realizes that no one is going to invest unless they are sure that their money is
safe. As a result, they have been updating laws on IP protection, making them
consistent with Western laws.”
So, an Israeli start-up that sees an
opportunity for support and investment has nothing to fear from making a deal
with a Skolkovo company. What they may have to do, though, is give up a part of
their ownership of the device or technology, Moshe says.
“In this they
are no different than Israel, or even the US,” she says. “The point of Skolkovo
is to create more jobs in Russia and to retain tech knowledge in Russia. They
are tired of being dependent on the West and want to own their own technology –
and least partially.”
As a result, Moshe says, any Israeli or Western
company seeking to do business in Russia had better be prepared to give up some
control of their intellectual property – either licensing it out for long-term
production in Russia, or a joint ownership agreement.
It’s a strategy
that another (not yet former) Communist giant, China, is following as well, much
to the chagrin of many Americans, who fret over the export of made-inthe- USA
technology to China. They are concerned that China will use its cheaper
workforce and mass production capacity to make legal knockoffs of what they had
formerly purchased from the US.
But that’s the deal – both in China and
Russia, Moshe says.
“Israel does the same thing, as do many European
countries, and all large corporations in the US expect to own at least part of
the intellectual property,” she says. “Nobody thinks this is strange, but when
it comes to Russia and China, people are ‘shocked’ that they would want the same
As things stand now, any Israeli company that plans to work with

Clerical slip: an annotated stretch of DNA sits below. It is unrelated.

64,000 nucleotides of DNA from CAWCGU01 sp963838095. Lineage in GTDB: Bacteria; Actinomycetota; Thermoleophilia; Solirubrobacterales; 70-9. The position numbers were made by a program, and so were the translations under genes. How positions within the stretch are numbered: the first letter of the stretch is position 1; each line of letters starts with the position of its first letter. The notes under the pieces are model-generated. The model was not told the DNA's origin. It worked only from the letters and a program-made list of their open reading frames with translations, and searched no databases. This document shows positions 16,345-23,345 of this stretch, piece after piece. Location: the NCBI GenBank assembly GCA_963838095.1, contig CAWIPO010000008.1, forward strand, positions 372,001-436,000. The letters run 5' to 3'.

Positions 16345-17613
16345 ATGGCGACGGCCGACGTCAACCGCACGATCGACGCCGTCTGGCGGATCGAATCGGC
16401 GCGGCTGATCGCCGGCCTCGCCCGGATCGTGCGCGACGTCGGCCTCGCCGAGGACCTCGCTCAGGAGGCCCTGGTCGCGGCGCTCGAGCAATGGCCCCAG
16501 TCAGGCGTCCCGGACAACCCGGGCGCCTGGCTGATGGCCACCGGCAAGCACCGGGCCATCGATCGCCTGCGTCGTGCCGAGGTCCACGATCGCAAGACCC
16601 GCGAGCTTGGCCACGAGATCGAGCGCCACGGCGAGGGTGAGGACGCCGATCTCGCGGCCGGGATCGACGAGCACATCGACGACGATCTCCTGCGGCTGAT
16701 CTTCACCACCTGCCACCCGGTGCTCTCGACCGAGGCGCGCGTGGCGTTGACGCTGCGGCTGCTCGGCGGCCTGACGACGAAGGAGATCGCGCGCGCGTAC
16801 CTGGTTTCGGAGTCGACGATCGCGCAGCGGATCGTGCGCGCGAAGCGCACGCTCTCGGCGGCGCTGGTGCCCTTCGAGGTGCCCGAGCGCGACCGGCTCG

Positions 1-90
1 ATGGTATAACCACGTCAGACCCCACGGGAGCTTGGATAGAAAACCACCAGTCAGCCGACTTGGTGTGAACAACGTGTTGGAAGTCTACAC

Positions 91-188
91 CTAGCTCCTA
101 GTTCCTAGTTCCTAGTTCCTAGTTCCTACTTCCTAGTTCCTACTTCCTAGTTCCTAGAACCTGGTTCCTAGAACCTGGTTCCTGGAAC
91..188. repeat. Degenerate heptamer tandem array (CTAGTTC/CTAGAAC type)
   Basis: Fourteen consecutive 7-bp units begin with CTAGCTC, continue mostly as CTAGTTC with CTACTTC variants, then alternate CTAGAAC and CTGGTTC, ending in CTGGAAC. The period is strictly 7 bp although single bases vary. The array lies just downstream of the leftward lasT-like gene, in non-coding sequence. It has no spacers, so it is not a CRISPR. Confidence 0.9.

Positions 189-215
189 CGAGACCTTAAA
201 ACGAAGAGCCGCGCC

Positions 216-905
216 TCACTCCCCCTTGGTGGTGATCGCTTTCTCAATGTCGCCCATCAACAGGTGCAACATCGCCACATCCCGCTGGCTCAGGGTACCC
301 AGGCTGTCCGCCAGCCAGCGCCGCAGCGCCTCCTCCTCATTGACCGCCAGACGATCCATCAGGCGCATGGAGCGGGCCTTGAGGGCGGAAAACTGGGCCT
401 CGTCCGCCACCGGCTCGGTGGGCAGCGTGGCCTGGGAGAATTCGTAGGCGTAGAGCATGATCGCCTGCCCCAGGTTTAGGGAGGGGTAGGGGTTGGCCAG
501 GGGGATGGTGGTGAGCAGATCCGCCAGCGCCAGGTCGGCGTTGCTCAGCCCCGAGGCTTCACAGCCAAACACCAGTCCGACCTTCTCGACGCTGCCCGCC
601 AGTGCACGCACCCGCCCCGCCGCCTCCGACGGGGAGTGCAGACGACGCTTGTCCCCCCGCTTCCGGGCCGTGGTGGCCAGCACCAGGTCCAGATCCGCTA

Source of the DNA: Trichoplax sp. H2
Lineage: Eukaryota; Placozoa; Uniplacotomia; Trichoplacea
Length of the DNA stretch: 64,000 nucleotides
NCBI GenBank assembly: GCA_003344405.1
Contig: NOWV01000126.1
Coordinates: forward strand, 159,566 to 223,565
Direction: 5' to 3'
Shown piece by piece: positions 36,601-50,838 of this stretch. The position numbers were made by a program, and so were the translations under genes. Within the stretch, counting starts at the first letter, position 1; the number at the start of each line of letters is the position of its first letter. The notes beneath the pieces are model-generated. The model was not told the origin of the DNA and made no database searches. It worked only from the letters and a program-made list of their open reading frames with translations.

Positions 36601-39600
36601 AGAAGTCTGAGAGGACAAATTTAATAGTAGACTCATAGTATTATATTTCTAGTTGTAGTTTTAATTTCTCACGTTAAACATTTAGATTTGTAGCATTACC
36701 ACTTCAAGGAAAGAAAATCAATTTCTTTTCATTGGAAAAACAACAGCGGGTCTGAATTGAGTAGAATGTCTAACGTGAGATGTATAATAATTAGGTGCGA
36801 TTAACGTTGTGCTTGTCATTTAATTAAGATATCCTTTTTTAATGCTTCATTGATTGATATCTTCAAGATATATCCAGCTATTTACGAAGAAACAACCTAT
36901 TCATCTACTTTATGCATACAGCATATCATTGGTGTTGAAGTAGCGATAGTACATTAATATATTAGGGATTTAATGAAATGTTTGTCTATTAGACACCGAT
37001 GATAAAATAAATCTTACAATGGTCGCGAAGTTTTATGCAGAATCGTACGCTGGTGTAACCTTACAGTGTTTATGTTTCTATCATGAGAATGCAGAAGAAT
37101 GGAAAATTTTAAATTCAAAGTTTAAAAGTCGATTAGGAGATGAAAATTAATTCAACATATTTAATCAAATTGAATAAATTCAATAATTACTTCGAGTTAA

Russia knows what it’s going to cost them. (To get as good a deal as possible,
they ought to be speaking to someone like Moshe, who has a staff of attorneys in
Israel and Russia that will protect their rights and ensure that the deal is
worthwhile.) The decision to work with Russia is that of the board of directors
of the Israeli company; i.e., the decision of an individual company, as long as
it does not violate security laws.
But the winds of attitude change are
starting to blow in the West. In January, for example, President Barack Obama
expressed concern about IP privacy and protection to visiting Chinese President
Hu Jintao. More recently there have been numerous comments by American officials
decrying arrangements where part of US-developed technology ends up in Chinese
With a presidential election coming up, and a recession still
raging, it wouldn’t be out of the question for one of the candidates to propose
– and maybe enact once in office – laws against American companies sharing
advanced technology with the Chinese, and of course the Russians, unless
approved by a government panel. If that does happen, there’s no doubt Israel and
other countries will follow suit.
It’s a shame for Russia that they
waited so long to build a hi-tech center. It just may be that the window they
were hoping the IP would flow through to Skolkovo may be closing.
will they do with Skolkovo then?